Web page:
The History of Struggle in Palestine and Its Current Relevance


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February 5, 2024

The History of Struggle in Palestine and Its Current Relevance

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  • Gaza
  • Israel
  • Palestine
  • war
Photo: Palestinian flag. Source: WikiCommons. Author: Makbula Nassar

The image of Palestinians is one tainted by the misrepresentations rampant throughout the media. Palestinians have long been underrepresented and misunderstood, both in the media and in policy discussions. Despite their long history of struggle, they are still oftentimes portrayed in a negative light with their actions heavily scrutinized. This is a result of the misconceptions regarding their history and their movements. These misconceptions primarily stem from a lack of education on the history of the region and Orientalist biases. For instance, their forms of resistance and actions are quickly labeled a form of “terrorism” without analyzing their message or intention. An example of this is the term “intifada,” which has been unjustly branded as a terrorist phrase rather than recognized for what it truly represents – the Palestinian people’s decades-long uprising and resistance against generations of  occupation. To combat these misconceptions, it is crucial for individuals to educate themselves on the historical events and context that have shaped the ongoing situation in the region. 

The situation in Palestine and Israel is typically referred to as a highly “complex” conflict. Oftentimes, people will use this as an excuse to steer away from educating themselves about its history and the ongoing war. However, the struggle for land and liberation is both an important and simple tale of colonialism and its ongoing impact on the native population in Palestine. A history that can be traced back to the early 1900s, following the end of World War I and the disintegration of the Ottoman Empire. In a secret deal with the French, the Sykes-Picot Treaty, the British obtained control over the region of Palestine. Shortly afterwards, in 1917, the British Government issued the Balfour Declaration, forever changing the lives of the native Palestinians already inhabiting the land. In the Declaration, the British called for the creation of a “national home for the Jewish people,” announcing its establishment in Palestine. It’s important to note that at this point, the “national home” was to be established in a country with a Jewish population of less than 10 percent. The Balfour Declaration, which offered inhabited land for settlement by another group of people two decades before the National Socialist regime pursued its “Final Solution,” marks the beginning of a century-long struggle of liberation for the Palestinian people.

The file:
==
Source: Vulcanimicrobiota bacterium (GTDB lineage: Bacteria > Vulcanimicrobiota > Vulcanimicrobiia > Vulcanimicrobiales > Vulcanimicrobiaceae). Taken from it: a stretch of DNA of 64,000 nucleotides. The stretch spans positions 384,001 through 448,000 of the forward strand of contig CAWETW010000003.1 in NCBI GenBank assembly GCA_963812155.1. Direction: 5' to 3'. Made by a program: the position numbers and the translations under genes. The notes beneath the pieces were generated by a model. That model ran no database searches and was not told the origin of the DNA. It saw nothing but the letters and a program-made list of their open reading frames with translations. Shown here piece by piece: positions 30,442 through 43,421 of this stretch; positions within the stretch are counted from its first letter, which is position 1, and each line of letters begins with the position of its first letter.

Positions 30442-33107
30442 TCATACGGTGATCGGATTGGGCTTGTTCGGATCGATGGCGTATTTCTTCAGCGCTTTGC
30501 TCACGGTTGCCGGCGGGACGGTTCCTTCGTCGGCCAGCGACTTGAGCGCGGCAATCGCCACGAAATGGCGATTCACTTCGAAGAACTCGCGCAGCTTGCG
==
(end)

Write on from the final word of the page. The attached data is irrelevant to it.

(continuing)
From that point on, the Jewish population began to steadily increase. By around 1935, Jews made up approximately 27% of the population. The Balfour Declaration and increased migration into the region led to several small-scale conflicts involving the British, Zionist groups and the Palestinian Arabs. These conflicts were exacerbated by the United Nations Resolution 181 (November 29, 1947) which called for the partition of the region into two states: a Jewish State and a Palestinian State. While the Jewish-Zionist groups accepted the resolution, the Palestinians immediately rejected. The rejection occurred as a result of the partition offering the Zionists 55 percent of the land, including large cities which were already made up of an Arab-majority population. The 45 percent of the land offered to the Arabs was largely unfit for agricultural use and objectively less favorable.

The United Nations partition marked the beginning of the continuous expulsion and displacement of Palestinians from their homes. The year 1948, although celebrated by Israelis as the year of their independence, continues to be remembered by Palestinians around the world as the year their families and history were completely altered – their land and freedom stripped from them. Referred to as the “Nakba,” the Arabic term for catastrophe, the Arab-Israeli war led to the death of 15,000 Palestinians and the forced displacement of 750,000 Palestinians. This included several massacres on Palestinian villages such as Deir Yassin, in which soldiers have recounted brutal events such as bodies being piled up and burned. The news of Deir Yassin and other massacres spread fear throughout the nation, prompting thousands of Palestinians to flee for the safety of their families. For many Palestinians, 1948 marked the beginning of an ongoing occupation which continues to impact Palestinians until this day.